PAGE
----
Global Policy Forum

Delay Expected on Measures

December 29, 2000

Developing nations on the UN Security Council have introduced a resolution to lift sanctions against Libya, saying Tripoli had cooperated fully with the trial of two men accused of the 1988 bombing of Pan Am Flight 103 over Lockerbie, Scotland. But Namibian ambassador Martin Andjaba, who represented Non-Aligned Movement (NAM) members on the council, said he did not expect to put the measure to a vote on Friday as originally intended. Namibia leaves the 15-nation council body next week, which rotates five members each year.

Both Britain and the United States made clear they would oppose the resolution until the trial of Libyan suspects had ended. All 259 people aboard the Boeing 747 were killed, as well as 11 people on the ground.

The sanctions were suspended in April 1999 after the two accused were extradited to face a Scottish court sitting in the Netherlands. In practice, they sanctions have no validity as they cannot be reimposed without another vote by the council. An air and arms embargo and a ban on some oil equipment, were imposed in 1992 and 1993 to force Libya to hand over for trial the two suspects, Abdel Basset al-Megrahi and Al-Amin Khalifa Fahima, who had been indicted by the United States and Britain.

The prosecution rested its case on Nov. 20 after calling 230 witnesses during 72 days of hearings. Defense proceedings are expected to take at least another two months.

Since the surrender of the two men, Libya, backed by Arab nations, has insisted it kept its side of the bargain and had not only handed over the accused, but complied with other council demands such as cooperating with the trial. "The requirement to cooperate with the trial lasts all the way through the trial because there may be other witnesses and other actions to be taken that need Libyan cooperation," British Ambassador Sir Jeremy Greenstock said.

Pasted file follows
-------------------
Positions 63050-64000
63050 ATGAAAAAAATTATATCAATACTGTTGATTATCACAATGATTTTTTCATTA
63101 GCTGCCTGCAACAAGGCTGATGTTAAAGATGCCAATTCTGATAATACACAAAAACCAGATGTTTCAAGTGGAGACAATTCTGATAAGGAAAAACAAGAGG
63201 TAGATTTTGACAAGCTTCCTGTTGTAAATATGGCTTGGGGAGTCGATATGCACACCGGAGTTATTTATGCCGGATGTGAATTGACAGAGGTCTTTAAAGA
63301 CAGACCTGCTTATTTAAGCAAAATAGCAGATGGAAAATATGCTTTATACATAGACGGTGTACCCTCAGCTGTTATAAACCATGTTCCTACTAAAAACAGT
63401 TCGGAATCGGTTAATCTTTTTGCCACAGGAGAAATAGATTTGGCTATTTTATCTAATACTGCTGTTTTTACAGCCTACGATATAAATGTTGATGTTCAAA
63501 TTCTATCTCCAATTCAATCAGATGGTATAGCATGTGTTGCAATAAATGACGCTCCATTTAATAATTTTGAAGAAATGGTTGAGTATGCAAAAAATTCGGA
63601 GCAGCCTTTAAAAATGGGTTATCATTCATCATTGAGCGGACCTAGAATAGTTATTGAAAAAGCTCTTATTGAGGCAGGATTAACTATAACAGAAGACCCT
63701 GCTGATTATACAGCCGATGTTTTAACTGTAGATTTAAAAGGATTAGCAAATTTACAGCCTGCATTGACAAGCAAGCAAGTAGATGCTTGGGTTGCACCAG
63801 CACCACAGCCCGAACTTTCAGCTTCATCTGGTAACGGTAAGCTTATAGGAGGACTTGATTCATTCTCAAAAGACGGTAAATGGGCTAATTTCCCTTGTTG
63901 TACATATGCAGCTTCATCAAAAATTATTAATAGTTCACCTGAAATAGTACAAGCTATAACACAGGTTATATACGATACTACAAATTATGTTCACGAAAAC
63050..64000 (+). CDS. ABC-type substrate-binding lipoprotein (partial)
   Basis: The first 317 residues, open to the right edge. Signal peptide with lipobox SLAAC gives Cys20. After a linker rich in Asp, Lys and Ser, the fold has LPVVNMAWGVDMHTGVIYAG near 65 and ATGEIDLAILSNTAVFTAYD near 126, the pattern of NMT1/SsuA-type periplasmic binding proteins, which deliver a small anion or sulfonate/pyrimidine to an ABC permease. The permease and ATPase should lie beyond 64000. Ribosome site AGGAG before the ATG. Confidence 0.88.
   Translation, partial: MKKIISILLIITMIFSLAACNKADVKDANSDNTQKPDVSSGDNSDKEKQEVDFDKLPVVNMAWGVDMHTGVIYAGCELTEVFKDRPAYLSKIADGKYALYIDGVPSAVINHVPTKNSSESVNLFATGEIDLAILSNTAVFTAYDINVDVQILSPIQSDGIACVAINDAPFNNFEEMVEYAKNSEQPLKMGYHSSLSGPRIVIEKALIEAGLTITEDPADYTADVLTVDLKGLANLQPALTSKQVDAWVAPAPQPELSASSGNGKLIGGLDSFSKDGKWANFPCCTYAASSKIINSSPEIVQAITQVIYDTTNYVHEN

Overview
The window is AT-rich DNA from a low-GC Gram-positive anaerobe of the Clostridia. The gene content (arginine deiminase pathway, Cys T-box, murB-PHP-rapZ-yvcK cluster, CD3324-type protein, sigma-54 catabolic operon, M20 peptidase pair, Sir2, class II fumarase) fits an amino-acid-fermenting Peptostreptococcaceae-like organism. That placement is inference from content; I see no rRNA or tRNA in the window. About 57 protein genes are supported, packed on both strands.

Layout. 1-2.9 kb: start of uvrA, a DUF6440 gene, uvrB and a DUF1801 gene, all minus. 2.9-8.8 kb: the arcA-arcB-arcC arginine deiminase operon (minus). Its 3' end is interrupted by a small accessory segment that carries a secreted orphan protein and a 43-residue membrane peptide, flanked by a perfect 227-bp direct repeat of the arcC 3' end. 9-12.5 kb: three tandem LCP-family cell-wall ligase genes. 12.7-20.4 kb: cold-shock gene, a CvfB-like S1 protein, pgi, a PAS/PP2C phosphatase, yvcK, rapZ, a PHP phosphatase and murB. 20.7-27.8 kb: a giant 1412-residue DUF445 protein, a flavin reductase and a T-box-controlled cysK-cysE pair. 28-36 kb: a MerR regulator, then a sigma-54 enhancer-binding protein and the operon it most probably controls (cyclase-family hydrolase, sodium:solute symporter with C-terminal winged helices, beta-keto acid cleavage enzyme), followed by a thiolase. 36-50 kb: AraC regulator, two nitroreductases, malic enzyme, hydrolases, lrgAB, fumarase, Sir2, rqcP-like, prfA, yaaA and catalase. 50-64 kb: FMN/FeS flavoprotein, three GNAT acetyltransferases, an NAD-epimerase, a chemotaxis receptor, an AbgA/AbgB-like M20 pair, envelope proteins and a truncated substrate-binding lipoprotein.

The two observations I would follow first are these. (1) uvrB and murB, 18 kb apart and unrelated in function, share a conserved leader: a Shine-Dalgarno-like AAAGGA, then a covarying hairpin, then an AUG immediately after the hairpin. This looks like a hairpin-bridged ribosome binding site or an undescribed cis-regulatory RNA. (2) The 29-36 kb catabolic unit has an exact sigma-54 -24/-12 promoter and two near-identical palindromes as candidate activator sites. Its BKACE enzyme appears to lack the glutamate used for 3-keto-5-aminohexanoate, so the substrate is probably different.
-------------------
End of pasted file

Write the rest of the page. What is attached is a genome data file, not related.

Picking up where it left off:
He said the delay in lifting sanctions completely until the trial was over was an understanding reached by all sides. "The NAM caucus have clearly wanted to set that understanding aside and we are not quite sure why that should be so. We have made it very clear that we would not be able to support such a resolution," Greenstock said on Thursday.

Separately, the United States has kept its own travel ban in place against Libyan passport holders.

Namibia was supported by NAM members Jamaica, Malaysia, Bangladesh, Mali and Tunisia.

More Information on Sanctions Against Libya
More Information on Sanctions


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